How To Argue A Point Properly

How To Argue A Point Properly Public


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When two people share the same goals, they can disagree – even strongly disagree – and still have a productive discussion about how to reach those shared objectives. As comedian and author Owen Benjamin explains, the problem with America today is we no longer share the same goals, and that’s tearing us apart.
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Do you and I share same goals?

If we do, we can disagree—even strongly disagree, and still have a productive discussion. We might even reach a compromise.

But if we don’t share the same goals? Then what?

Then, rhetorically speaking, we’re at war. And only one side can win.

Let me explain.

My parents and brother lean more to the liberal side of the political spectrum than I do. We argue. We slightly nudge each other. We change opinions a little bit. And then we go back to Scrabble.

They were very upset when President Trump withdrew from the Paris climate accords. I was happy. We argued about it, but it was all good because we share the same goals.

We all want clean air and water for our children. We all want to develop clean energy; we want America’s economy to prosper; we want to be less reliant on fossil fuels.

I thought the accords were a bad deal for America. The best way to lower carbon emissions, in my opinion, is to let the free market and American ingenuity loose on the problem. They, in contrast, think the government needs to step in, fund the research, and keep the corporations in line.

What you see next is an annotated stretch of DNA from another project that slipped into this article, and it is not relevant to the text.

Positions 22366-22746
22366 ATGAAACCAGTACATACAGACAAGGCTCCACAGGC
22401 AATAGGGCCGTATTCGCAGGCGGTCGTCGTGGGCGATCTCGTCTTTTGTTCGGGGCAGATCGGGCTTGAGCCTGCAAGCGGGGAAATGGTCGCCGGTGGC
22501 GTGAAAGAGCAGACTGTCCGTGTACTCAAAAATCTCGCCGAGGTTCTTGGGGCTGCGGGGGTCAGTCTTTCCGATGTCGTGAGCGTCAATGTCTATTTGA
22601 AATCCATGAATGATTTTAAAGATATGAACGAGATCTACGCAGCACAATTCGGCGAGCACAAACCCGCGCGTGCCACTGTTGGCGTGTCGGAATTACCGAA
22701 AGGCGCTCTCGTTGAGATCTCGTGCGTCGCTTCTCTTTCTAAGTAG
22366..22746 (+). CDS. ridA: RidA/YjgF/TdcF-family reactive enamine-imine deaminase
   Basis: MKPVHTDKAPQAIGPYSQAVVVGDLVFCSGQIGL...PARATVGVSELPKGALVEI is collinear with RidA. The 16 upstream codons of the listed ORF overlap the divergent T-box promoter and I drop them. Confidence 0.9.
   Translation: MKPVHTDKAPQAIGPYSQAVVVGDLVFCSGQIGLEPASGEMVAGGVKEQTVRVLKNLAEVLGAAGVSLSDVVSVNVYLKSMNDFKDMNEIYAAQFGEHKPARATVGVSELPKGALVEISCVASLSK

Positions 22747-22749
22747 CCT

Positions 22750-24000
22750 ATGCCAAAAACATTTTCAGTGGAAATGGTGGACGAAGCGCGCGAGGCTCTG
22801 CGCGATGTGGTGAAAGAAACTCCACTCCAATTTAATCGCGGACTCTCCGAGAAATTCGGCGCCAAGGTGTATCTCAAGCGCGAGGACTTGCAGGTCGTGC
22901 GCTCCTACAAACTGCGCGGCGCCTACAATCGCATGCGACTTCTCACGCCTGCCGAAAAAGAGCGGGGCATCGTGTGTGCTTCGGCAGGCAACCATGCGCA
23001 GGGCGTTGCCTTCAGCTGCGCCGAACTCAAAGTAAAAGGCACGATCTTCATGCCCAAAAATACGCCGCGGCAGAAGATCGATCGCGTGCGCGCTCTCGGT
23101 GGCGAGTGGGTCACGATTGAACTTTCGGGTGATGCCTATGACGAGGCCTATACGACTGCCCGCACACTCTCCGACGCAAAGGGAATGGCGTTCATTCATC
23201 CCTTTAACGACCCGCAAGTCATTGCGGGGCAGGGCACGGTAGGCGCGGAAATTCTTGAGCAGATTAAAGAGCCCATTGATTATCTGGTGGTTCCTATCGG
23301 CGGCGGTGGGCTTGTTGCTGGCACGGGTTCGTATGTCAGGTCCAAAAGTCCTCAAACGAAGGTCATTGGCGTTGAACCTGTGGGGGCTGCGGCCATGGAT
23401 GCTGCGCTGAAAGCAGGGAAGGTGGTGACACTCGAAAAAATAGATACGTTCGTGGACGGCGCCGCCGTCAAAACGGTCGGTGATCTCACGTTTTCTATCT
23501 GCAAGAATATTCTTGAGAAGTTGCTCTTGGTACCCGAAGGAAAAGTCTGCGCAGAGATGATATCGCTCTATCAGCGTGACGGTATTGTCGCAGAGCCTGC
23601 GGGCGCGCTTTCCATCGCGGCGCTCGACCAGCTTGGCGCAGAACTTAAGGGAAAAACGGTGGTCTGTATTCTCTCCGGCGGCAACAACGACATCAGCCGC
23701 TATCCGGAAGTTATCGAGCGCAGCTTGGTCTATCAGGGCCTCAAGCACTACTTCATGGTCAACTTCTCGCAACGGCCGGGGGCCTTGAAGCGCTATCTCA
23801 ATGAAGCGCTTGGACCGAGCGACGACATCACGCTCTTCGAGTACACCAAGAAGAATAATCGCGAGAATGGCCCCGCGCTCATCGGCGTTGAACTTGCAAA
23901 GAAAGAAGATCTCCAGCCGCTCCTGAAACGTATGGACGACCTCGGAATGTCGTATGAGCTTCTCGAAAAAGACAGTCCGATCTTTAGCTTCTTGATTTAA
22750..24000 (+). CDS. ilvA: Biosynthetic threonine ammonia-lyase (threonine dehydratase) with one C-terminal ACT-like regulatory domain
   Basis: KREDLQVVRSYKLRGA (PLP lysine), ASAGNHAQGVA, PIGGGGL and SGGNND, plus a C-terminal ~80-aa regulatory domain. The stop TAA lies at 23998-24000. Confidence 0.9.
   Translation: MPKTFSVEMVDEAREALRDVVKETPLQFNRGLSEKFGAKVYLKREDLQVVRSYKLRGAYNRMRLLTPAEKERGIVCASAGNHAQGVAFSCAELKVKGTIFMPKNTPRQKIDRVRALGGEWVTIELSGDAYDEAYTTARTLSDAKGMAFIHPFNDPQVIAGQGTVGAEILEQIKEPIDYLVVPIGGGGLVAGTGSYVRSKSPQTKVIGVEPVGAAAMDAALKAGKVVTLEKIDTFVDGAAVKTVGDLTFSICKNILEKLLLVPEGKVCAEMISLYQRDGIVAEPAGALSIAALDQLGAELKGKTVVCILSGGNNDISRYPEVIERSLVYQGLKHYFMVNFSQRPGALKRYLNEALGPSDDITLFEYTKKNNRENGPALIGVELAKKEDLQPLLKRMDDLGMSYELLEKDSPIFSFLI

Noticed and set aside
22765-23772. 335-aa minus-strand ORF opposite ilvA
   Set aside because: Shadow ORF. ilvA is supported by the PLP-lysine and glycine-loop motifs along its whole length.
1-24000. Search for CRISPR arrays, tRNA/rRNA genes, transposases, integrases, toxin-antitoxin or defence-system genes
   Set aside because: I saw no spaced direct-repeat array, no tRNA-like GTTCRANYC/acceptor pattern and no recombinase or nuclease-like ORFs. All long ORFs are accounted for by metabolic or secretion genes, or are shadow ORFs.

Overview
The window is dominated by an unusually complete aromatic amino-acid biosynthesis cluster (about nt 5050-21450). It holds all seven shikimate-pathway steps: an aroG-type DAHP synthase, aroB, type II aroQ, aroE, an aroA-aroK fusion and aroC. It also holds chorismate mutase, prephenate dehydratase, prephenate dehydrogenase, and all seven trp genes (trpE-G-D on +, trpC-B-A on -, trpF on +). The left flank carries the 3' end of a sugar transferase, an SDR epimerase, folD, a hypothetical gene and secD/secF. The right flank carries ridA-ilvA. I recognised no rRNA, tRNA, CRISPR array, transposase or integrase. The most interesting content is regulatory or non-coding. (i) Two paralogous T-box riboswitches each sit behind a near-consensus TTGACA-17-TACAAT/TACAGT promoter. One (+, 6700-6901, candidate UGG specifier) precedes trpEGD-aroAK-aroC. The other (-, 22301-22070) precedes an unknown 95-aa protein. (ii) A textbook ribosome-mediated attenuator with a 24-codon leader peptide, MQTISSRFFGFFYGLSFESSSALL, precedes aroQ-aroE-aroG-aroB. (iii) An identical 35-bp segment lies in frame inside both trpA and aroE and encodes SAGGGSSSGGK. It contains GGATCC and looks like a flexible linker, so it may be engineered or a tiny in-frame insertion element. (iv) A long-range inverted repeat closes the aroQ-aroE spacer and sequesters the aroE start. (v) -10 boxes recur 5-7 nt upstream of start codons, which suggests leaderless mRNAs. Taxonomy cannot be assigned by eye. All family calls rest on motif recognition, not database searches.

Doesn't matter, because we have the same goal: a healthy planet.

We also disagree on gun control. My brother is a little more with me, but my dad wants a lot more regulation because he wants fewer school shootings. So do I. So does my brother. But I believe if a potential killer knew he’d encounter teachers and administrators well-trained in the use of weapons, we’d have less shootings. Different solutions. Shared goal.

I’ve always thought that this is how America is supposed to work. Liberals and conservatives respectfully arguing over the best solution to a shared goal.

But now there’s a third party in the game: the left. And they’re changing the rules.

When I was growing up, the left was on the fringe. But now they’ve moved into the mainstream. They’ve pretty much taken over our educational system. They’re in the media. In corporate HR departments. And, more and more, sad to say, in the Democratic Party.

The left doesn’t share the same goals that liberals and conservatives do. They have a whole different set of goals.

Let me give you some examples.

Raising kids without a gender identity or encouraging them to question their sexual identity. This, to me, is a form of child abuse. I don’t care who’s doing it—parents, teachers, doctors. Their goal is not my goal.

Here’s another one: Demonizing white people and males for the world's problems is not part of my value system. There is no shared goal in that.

I believe in merit and character over race. But now it's cool to say that white males have done all the bad things in the world.

I have two little boys. I get angry just thinking about people telling them they're responsible for racism and sexism—beautiful little children who just dance in the kitchen and smile. So that's not a shared goal.

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